Citigroup CEO Makes Sweeping Management Changes to Simplify Bank, Cut Jobs

(Reuters) - Citigroup CEO Jane Fraser announced a major management reorganization that will see more job cuts and give her more direct oversight over its businesses as she seeks to simplify the bank's structure.

The heads of the bank's five businesses will now report directly to Fraser. They include: Shahmir Khaliq, who runs services, Andrew Morton in markets, Peter Babej for investment and corporate banking on an interim basis, Gonzalo Luchetti in U.S. consumer banking, and Andy Sieg in wealth when he joins the company later this month.

"We are making bold decisions to meet our commitments to our shareholders," Fraser said in a statement.

Job cuts are expected with the reorganization, but the bank did not estimate the number of positions being eliminated or the financial impact, sources familiar with the matter said. The severance costs are expected to be incurred in the fourth quarter.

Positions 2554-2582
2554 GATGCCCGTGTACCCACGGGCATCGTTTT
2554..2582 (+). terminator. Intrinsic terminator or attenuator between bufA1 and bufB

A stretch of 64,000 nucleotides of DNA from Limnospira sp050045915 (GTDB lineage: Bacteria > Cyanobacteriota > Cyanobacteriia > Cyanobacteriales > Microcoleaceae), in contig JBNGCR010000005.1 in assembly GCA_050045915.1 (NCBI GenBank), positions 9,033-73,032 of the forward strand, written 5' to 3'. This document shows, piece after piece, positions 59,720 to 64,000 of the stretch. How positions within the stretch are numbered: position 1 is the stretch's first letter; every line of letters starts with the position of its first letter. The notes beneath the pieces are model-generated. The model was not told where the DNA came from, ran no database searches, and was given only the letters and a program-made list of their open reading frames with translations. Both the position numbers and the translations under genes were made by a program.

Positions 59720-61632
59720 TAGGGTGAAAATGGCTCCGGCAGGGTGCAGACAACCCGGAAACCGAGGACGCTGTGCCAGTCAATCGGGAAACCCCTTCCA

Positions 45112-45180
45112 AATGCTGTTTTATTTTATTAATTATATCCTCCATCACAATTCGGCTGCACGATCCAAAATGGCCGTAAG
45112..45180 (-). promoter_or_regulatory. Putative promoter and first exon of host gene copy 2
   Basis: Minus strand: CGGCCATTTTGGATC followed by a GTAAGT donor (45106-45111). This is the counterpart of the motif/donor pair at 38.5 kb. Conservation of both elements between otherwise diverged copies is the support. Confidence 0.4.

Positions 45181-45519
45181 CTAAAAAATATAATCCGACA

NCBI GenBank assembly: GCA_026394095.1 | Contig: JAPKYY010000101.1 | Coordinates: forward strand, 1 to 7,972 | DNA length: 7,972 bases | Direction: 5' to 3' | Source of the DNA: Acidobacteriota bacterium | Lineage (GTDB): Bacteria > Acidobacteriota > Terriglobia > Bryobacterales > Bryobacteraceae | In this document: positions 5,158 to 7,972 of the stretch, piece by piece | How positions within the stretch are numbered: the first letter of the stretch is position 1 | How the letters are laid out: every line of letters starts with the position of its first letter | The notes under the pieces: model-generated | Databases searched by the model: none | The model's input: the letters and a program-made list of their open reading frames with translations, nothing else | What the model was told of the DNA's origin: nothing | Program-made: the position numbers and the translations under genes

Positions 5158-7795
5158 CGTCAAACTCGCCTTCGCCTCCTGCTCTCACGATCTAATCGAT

In a memo to employees, Fraser said the reorganization will "result in people changing roles or leaving the firm."

As part of the changes, the company is eliminating layers in its former divisions, the Institutional Clients Group and Personal Banking and Wealth Management. International leadership roles outside North America will be consolidated under the new head of International, Ernesto Cantu.

The new division heads will streamline the second and third layers of management, which are expected to be announced in November and January, the sources added, speaking on condition of anonymity.

Fraser and Chief Financial Officer Mark Mason will discuss the changes with investors at a conference in New York at 10:30 a.m. on Wednesday. Fraser will hold a town hall next week

In the statement, Fraser said the changes "eliminate unnecessary complexity across the bank," and that will contribute to delivering medium-term targets on the bank's restructuring announced to investors.

The sweeping reorganization is another step in Fraser's strategy to improve profitability and simplify the bank announced early last year. Although Citi has concluded steps including divestitures, the stock price has failed to react. Citigroup shares are still valued at less than half book value, whereas competitors hover around 1.

By Tatiana Bautzer and Lananh Nguyen
Editing by Nick Zieminski and Jonathan Oatis


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